US Senators Seeking Input on Comprehensive Federal Cannabis Reform Legislation

The majority of states in the US have either decriminalized cannabis or enacted laws authorizing its use for medical or non-medical (aka “recreational” or “adult”) use. However, in the absence of federal guidance beyond the Cole Memorandum and nascent policy discussions and enforcement actions by the Food and Drug Administration (FDA), dramatic differences have developed among the states.

In response to this and other challenges resulting from the current state of federal cannabis policy, Senate Majority Leader Chuck Schumer (D-NY) has partnered with Senate Finance Committee Chairman Ron Wyden (D-OR) and Senator Cory Booker (D-NJ) to draft comprehensive federal cannabis reform legislation, which the sponsors plan to introduce this fall.

The Cannabis Administration and Opportunity Act (the CAOA) addresses many issues raised by cannabis industry participants, advocates, elected officials, and other stakeholders over the past decade. If enacted, it would deschedule cannabis, expunge certain prior criminal convictions, set 21 years of age as the minimum age to purchase cannabis, establish a federal tax, and allow states to take the lead on creating their own cannabis policies, among other things. The CAOA takes into consideration the Marijuana Opportunity Reinvestment and Expungement Act, which was previously introduced in the House. The official summary of the draft CAOA is available here, and some important highlights are summarized below.

  1. State Rights: States would have control over how or when they want to legalize cannabis. The CAOA reserves the right of states to either legalize cannabis or continue to restrict or prohibit it. The only major change would be that no state could prohibit cannabis from passing through it to travel from one legalized state to another.
  2. New Taxes: Because the CAOA would remove cannabis from the federal list of controlled substances, it would also eliminate Section 280E of the Internal Revenue Code. The CAOA would also phase in a federal tax on cannabis products starting at 10% for the first year after enactment and gradually increasing on an annual basis up to 25%.
  1. Opportunity Trust Funds: A significant portion of the federal tax revenue raised through the cannabis sales tax would be spent on robust grant programs. The CAOA would create the following three grant programs to support residents of communities most impacted by the War on Drugs who now want to participate in the legal cannabis industry:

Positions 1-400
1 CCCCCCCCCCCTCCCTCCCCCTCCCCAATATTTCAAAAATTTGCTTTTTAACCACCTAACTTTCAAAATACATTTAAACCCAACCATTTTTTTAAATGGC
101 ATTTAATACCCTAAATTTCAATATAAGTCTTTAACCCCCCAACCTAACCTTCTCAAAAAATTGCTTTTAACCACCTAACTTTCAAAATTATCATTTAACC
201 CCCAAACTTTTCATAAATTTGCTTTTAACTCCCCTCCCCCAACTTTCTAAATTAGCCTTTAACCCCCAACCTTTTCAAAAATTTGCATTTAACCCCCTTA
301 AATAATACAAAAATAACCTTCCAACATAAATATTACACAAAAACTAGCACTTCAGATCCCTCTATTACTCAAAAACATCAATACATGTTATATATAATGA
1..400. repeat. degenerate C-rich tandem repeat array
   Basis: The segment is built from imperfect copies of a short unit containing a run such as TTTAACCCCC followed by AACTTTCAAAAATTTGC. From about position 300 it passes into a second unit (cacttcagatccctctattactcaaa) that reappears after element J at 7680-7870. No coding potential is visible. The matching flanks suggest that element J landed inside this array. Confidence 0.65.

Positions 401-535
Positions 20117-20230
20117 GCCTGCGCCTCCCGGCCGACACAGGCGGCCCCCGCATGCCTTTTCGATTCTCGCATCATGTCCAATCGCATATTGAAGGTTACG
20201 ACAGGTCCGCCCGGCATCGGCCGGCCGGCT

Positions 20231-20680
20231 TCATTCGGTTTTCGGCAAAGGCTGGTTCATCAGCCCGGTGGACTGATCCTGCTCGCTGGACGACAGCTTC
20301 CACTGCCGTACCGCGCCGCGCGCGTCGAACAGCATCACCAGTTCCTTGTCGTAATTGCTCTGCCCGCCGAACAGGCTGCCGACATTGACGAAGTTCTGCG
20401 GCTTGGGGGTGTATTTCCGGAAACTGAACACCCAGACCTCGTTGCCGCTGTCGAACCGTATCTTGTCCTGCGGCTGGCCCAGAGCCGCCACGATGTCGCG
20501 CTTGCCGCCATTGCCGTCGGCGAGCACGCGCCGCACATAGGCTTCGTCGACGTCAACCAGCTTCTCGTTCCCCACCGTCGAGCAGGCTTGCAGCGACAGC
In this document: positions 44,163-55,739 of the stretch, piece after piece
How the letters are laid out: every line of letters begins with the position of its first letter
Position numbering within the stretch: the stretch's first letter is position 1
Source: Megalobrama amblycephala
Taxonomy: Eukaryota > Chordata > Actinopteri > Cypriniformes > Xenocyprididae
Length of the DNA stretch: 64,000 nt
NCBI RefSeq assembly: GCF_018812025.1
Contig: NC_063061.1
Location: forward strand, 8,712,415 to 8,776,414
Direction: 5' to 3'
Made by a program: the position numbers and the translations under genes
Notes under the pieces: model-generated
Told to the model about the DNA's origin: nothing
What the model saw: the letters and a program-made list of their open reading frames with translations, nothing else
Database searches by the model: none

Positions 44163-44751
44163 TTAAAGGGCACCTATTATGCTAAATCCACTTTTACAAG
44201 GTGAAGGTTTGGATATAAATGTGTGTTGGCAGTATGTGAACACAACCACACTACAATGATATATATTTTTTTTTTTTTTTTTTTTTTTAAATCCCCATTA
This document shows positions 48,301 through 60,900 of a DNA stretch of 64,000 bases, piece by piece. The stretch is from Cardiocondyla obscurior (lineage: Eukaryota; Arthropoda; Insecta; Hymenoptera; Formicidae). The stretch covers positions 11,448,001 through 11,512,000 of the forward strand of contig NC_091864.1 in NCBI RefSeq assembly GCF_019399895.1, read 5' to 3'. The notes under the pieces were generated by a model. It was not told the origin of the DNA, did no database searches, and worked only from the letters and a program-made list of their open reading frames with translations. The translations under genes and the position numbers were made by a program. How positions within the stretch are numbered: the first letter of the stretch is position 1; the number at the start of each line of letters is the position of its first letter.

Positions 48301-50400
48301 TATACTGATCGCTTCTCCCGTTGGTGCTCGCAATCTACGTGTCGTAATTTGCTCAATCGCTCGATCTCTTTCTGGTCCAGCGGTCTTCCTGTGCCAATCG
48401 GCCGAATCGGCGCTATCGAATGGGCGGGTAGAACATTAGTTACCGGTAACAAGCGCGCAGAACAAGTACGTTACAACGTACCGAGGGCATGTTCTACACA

1. The Community Reinvestment Grant Program would fund nonprofits that provide services to individuals adversely impacted by the War on Drugs. These programs could include at a minimum job training, reentry services, and legal aid.
  2. The Cannabis Opportunity Program would provide funding to states and localities to make loans to assist small businesses in the cannabis industry owned by socially and economically disadvantaged individuals.
  3. The Equitable Licensing Grant Program would provide funding to states and localities to implement cannabis licensing programs that minimize barriers for individuals adversely affected by the War on Drugs.
  1. Resentencing and Expungement: Within one year of enactment, the federal government would be required to expunge any arrest or conviction, as well as adjudications of juvenile delinquency, for a non-violent federal cannabis offense. Courts would also be required to seal the records related to such conviction or adjudication. Additionally, the CAOA would allow any person who is serving a criminal justice sentence for a non-violent federal cannabis offense to get a sentencing review hearing. After the hearing, the court would be required to expunge each arrest, conviction, or adjudication for a non-violent federal cannabis offense.
  1. Regulatory Oversight: The CAOA would transfer regulatory authority over cannabis from the Drug Enforcement Administration (“DEA”) to the FDA; the Bureau of Alcohol, Tobacco, Firearms, and Explosives (“ATF”); and the Alcohol and Tobacco Tax and Trade Bureau (“TTB”).

The bill is in a very early draft form and can be expected to evolve as it undergoes debates and conforming amendments that are part of the regular legislative process. A unique aspect of this particular bill’s process is that the sponsors have deliberately reached out to the public for input and are actively soliciting comments prior to introduction from a broad spectrum of stakeholders. Comments may be submitted through September 1, 2021 at


Continue Reading